Snakeheads need to surface to breathe air every few minutes, which is why seasoned snakehead anglers look for signs of surfacing. However, some other species like clown knife, terrapins, gourami and tilapia will also surface so you need to observe carefully whether is snakehead or not. Spotted this guy mouth breaking the surface inside an opening in heavy weeds and casted past the rise before commencing retrieve. This is the standard method of sight casting rising snakehead where u spot the rise and make a fast cast to it. The key here is speed and accuracy. Ideally you want the lure to reach the fish within about 2 Sec before the fish turn around and dive back down. Try not to cast directly at the fish as the lure landing too near to it may spook the fish (if u lucky maybe goalkeeper but rare lah) but instead cast beyond the dish by 1-2m before starting your retrieve. In this case I did a fast constant retrieve to keep the lure directly under the surface (not sure why but snakes seem to prefer a constant speed retrieve based on past encounters). After a few missed hits finally managed to connect firmly on the 4th try. Snakeheads lunge and chomp down on their prey unlike other fish like peacocks which suck using vacuum action and have smaller mouths so they tend to miss q a bit but keep casting. Crank until the line is tight and you feel the weight before giving 2-3 solid sets on moderate to high drag to firmly secure the hook in the bony head before yanking it out of cover. Do not waste time and let the fish run unless necessary as they will head straight for sunken timber or weeds and bury themselves deep in, which may cause your line to burst or give the chance for the fish to shake the hook, leaving u stuck and reel back a salad instead of sashimi. When landing they tend to be very stubborn and will lock their jaws shut. My advice is to use classic metal grip (boga) instead of plastic grip as it is easier to land these fish. Just be more gentle with the fish and avoid harmful angles to prevent their jaw from tearing. There is a chance that they will deep throat the lure and it can be quite hard to remove and Long nose pliers will come in handy. They are quite hardy fish and can last out of water but remember to revive properly to prevent them from drowning as they may be stuck in the weeds when released and do not have enough energy to swim back up to gulp air.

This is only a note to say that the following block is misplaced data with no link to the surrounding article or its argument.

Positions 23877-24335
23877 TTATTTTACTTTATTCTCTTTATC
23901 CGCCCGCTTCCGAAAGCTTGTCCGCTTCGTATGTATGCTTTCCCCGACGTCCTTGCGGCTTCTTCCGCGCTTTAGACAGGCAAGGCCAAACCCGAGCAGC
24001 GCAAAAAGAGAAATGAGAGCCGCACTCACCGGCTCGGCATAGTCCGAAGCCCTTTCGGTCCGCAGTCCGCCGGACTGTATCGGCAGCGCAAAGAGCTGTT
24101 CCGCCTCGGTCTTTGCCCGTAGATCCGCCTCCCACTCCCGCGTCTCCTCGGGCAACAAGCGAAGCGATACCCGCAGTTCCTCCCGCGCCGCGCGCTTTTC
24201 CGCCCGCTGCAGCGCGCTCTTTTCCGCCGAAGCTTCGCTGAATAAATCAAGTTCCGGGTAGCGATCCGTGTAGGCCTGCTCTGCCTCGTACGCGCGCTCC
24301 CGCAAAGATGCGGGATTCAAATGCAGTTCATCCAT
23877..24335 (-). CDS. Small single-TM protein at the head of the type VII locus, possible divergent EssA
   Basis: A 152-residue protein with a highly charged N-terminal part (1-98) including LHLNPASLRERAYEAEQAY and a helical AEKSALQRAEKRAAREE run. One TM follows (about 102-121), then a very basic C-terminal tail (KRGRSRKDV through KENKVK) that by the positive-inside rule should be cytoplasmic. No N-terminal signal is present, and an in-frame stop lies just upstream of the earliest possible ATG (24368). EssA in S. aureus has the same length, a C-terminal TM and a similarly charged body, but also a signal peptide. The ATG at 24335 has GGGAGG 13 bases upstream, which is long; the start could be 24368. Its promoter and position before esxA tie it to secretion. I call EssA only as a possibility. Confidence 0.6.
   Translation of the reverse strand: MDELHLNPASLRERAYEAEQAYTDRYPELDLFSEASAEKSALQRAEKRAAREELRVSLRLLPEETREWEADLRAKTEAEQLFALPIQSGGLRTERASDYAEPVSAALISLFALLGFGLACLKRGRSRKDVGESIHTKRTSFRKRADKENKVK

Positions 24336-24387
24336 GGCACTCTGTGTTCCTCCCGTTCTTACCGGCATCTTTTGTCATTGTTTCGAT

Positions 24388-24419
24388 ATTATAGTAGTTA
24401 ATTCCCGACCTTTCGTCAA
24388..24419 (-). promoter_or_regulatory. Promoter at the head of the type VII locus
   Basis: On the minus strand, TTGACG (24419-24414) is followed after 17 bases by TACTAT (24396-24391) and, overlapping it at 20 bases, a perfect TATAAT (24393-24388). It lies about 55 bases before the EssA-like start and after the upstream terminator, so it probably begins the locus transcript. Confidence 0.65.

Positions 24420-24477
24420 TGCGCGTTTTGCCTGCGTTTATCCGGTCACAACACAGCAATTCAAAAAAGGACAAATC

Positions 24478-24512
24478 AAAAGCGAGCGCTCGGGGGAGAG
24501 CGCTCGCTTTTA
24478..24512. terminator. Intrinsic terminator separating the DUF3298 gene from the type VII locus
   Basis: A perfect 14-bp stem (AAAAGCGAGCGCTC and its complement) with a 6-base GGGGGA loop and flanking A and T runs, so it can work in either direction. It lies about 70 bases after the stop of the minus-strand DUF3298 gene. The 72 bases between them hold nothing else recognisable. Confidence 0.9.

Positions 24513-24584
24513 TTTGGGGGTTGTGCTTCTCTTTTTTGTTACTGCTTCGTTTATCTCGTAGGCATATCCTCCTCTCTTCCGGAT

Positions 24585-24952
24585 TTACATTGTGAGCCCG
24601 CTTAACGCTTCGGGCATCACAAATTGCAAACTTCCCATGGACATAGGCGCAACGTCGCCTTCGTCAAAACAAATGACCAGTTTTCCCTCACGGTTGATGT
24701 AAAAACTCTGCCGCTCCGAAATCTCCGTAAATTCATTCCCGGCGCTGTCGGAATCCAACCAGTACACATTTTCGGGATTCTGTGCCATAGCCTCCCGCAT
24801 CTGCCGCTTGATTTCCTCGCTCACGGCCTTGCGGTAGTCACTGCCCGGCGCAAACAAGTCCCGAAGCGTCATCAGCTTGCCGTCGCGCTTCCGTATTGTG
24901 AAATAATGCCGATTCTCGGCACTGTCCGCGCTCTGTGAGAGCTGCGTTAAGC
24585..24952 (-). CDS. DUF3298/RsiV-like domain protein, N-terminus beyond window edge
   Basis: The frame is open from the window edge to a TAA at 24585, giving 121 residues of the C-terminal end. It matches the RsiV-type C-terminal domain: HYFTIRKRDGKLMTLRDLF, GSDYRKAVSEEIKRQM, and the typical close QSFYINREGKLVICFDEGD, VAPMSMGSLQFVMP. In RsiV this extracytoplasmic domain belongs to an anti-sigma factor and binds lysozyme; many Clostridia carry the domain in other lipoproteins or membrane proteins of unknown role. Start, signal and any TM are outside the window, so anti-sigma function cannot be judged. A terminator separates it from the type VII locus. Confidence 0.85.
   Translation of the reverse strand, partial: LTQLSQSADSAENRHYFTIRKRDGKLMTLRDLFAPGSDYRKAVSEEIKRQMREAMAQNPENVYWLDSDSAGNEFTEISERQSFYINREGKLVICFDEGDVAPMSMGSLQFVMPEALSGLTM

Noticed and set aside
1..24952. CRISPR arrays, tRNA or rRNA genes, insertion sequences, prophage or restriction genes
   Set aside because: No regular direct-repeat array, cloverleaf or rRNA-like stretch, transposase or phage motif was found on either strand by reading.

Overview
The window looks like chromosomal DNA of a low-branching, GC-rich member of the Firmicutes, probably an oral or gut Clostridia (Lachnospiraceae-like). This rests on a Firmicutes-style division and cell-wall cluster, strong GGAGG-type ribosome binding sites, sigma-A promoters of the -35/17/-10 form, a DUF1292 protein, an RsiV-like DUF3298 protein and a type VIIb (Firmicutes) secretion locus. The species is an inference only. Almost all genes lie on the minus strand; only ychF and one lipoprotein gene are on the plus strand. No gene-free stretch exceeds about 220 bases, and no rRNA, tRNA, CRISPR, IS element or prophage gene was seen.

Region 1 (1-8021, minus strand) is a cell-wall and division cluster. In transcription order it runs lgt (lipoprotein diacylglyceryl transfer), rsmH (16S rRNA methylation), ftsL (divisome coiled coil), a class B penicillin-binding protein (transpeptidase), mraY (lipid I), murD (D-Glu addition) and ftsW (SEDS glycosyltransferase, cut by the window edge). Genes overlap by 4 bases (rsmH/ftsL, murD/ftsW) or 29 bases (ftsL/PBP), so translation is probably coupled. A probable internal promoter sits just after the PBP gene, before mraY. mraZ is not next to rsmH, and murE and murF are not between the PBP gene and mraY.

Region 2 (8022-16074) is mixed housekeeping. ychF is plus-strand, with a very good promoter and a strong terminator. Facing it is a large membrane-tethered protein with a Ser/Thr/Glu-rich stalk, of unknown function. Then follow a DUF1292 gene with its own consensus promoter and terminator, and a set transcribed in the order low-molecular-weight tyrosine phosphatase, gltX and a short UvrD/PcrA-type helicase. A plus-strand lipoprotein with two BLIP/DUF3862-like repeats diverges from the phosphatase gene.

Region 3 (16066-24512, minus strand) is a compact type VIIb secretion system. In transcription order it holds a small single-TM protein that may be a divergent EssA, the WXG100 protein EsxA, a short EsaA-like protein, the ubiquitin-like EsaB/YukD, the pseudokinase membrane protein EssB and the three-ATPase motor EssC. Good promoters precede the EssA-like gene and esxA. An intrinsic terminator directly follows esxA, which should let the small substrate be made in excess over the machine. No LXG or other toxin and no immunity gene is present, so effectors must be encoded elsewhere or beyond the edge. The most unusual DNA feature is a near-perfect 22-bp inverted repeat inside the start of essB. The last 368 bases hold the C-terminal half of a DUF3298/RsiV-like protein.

PS remember to check your lure and leader after landing these toothy fish as their sharp teeth can easily damage your line or lure 

  • FisherboiFK


    Species: Golden snapper/ack/fingermark, 700g
    Condition: late night paypond
    bait: live prawn with split shot
    tackle: 8-20lb rod and 2000 spinning reel

    TBH I’m not really sure about the exact species as they all look damn similar and people call a lot of funny names. They have the iconic black spot on their upper back close to the tail. But somehow whenever I playing saltwater seem to have good fate with this fish. Be it pond or offshore I seem to land at least 1 of these fellas per trip. Anyways, they belong to the snapper family and are a common fish found in local waters. They tend to hang around structure like rocks and wrecks if you’re on a boat or pumps and nets if you’re in a pond. They usually stick near the bottom so it’s a good idea to use a sinker to present the bait at the bottom or a float with long leader (pond only) depending on pond depth. This one you need to have some knowledge of the pond, check with the Operators or the regulars on how long your float to hook length should be but a default would be about 1-1.5m. For boat standard Bottom rigs like Apollo worked for me during day trips. Smaller size tend to peck at the pait so I prefer to set only when they take off with the bait. They don’t jump so no need to worry about losing the fish when it does some corkscrew backflip shit that kbl does. Able to use moderate to high drags with these guys as they have hard and tough mouths that don’t tear easily. They put up a decent fight and like to swim into structure so don’t be afraid to put some heat on them when fighting. Typical sizes range anywhere from 400g up to 4kg